Medieval Illustration Of Bubonic Plague

1300 to 1393 AD

To find the arrival of the Black Death in any village, perhaps the most reliable way in the absence of any documentary evidence is the “Vicars Test”. An examination of Warmington’s list shows that there were 3 vicars in 1349/50 and so it is fairly certain that this pinpoints the first outbreak here.

It has been estimated that the population of the region had fallen by 40% following this first outbreak of the plague, but there were four further outbreaks before the end of the century and these seem to have severely affected the younger adults and children.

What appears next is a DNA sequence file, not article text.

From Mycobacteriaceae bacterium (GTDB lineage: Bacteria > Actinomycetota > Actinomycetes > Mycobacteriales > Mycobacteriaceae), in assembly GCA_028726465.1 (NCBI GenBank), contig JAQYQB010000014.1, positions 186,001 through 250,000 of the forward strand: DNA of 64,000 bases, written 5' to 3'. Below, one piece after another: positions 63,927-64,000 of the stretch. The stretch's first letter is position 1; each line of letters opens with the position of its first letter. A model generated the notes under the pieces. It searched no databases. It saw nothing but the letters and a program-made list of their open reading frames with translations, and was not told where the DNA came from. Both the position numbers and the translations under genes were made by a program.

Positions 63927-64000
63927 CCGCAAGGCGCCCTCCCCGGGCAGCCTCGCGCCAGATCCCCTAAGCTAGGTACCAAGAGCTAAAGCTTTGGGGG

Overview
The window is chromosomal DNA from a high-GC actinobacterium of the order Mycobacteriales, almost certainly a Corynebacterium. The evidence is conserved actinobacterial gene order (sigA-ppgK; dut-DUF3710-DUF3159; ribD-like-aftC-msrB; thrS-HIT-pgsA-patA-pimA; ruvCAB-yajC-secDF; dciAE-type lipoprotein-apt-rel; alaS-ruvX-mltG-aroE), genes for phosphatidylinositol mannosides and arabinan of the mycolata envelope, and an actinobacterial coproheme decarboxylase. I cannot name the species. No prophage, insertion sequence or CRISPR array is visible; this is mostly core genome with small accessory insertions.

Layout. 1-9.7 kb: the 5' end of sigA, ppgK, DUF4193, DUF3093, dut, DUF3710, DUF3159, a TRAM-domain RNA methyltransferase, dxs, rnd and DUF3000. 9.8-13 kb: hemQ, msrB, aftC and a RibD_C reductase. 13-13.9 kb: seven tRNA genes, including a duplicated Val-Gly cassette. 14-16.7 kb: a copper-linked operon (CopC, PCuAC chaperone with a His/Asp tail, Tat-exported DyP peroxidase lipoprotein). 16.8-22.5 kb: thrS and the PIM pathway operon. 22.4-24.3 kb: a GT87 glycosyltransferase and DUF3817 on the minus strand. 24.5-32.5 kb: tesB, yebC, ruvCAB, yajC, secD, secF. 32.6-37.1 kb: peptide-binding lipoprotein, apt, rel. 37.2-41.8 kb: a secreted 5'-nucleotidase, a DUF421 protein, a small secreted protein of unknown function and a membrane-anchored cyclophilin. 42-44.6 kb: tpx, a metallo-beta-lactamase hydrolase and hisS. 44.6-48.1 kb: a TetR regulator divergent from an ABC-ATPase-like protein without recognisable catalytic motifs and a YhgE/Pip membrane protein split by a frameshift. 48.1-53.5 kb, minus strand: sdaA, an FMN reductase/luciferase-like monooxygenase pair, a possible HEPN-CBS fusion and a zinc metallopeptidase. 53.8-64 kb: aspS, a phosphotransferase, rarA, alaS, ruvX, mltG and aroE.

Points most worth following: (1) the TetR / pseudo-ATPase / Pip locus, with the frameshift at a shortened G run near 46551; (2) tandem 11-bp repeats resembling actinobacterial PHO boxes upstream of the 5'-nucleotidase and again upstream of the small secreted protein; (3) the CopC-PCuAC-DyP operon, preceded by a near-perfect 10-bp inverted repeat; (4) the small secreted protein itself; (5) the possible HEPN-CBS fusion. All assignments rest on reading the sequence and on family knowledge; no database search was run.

All this led to the desertion of some villages, but Warmington survived though with a population that may have declined by as much as 60% and it is from this period that the gradual decline of Southorpe, and probably also Eaglethorpe, began.

It did, however, bring about the virtual collapse of the feudal system since labour shortages enabled peasant farmers and cottagers to convert feudal dues to money payments and to obtain leaseholds on their properties, and the period following the last major outbreak of the plague in c.1390 became a good time for these smaller landholders.

Following the last visitation of the plague, the arable land at Warmington was, in 1393, turned over to four open fields, Westfield, Bolwellfield, Ernefield and Blackthornfield. This may appear somewhat strange given the fall in population, but was probably done in an attempt to improve cropping and to allow for longer fallow periods.